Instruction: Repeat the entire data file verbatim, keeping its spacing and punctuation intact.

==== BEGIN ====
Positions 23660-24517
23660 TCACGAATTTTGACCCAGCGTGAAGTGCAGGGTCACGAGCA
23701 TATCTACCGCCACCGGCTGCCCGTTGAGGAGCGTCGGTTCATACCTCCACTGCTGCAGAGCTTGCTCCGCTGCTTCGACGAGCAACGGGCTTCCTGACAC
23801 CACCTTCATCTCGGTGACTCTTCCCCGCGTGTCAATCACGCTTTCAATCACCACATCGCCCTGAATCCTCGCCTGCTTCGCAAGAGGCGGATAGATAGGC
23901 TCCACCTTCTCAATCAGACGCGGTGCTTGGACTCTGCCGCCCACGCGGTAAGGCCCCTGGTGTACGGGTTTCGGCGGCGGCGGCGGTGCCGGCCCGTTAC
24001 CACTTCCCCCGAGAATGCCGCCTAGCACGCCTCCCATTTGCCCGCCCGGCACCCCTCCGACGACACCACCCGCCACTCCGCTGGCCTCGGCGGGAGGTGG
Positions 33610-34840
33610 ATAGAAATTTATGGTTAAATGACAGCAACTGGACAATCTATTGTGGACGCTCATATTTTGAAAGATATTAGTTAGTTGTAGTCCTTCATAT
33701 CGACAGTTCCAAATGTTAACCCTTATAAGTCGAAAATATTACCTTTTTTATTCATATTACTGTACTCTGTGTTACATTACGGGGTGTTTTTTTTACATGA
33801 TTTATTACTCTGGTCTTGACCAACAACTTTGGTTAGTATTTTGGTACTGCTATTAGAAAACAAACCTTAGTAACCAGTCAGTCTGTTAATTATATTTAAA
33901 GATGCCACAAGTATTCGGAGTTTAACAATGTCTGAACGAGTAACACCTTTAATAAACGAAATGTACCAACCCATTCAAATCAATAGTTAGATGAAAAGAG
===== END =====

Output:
Positions 23660-24517
23660 TCACGAATTTTGACCCAGCGTGAAGTGCAGGGTCACGAGCA
23701 TATCTACCGCCACCGGCTGCCCGTTGAGGAGCGTCGGTTCATACCTCCACTGCTGCAGAGCTTGCTCCGCTGCTTCGACGAGCAACGGGCTTCCTGACAC
23801 CACCTTCATCTCGGTGACTCTTCCCCGCGTGTCAATCACGCTTTCAATCACCACATCGCCCTGAATCCTCGCCTGCTTCGCAAGAGGCGGATAGATAGGC
23901 TCCACCTTCTCAATCAGACGCGGTGCTTGGACTCTGCCGCCCACGCGGTAAGGCCCCTGGTGTACGGGTTTCGGCGGCGGCGGCGGTGCCGGCCCGTTAC
24001 CACTTCCCCCGAGAATGCCGCCTAGCACGCCTCCCATTTGCCCGCCCGGCACCCCTCCGACGACACCACCCGCCACTCCGCTGGCCTCGGCGGGAGGTGG
Positions 33610-34840
33610 ATAGAAATTTATGGTTAAATGACAGCAACTGGACAATCTATTGTGGACGCTCATATTTTGAAAGATATTAGTTAGTTGTAGTCCTTCATAT
33701 CGACAGTTCCAAATGTTAACCCTTATAAGTCGAAAATATTACCTTTTTTATTCATATTACTGTACTCTGTGTTACATTACGGGGTGTTTTTTTTACATGA
33801 TTTATTACTCTGGTCTTGACCAACAACTTTGGTTAGTATTTTGGTACTGCTATTAGAAAACAAACCTTAGTAACCAGTCAGTCTGTTAATTATATTTAAA
33901 GATGCCACAAGTATTCGGAGTTTAACAATGTCTGAACGAGTAACACCTTTAATAAACGAAATGTACCAACCCATTCAAATCAATAGTTAGATGAAAAGAG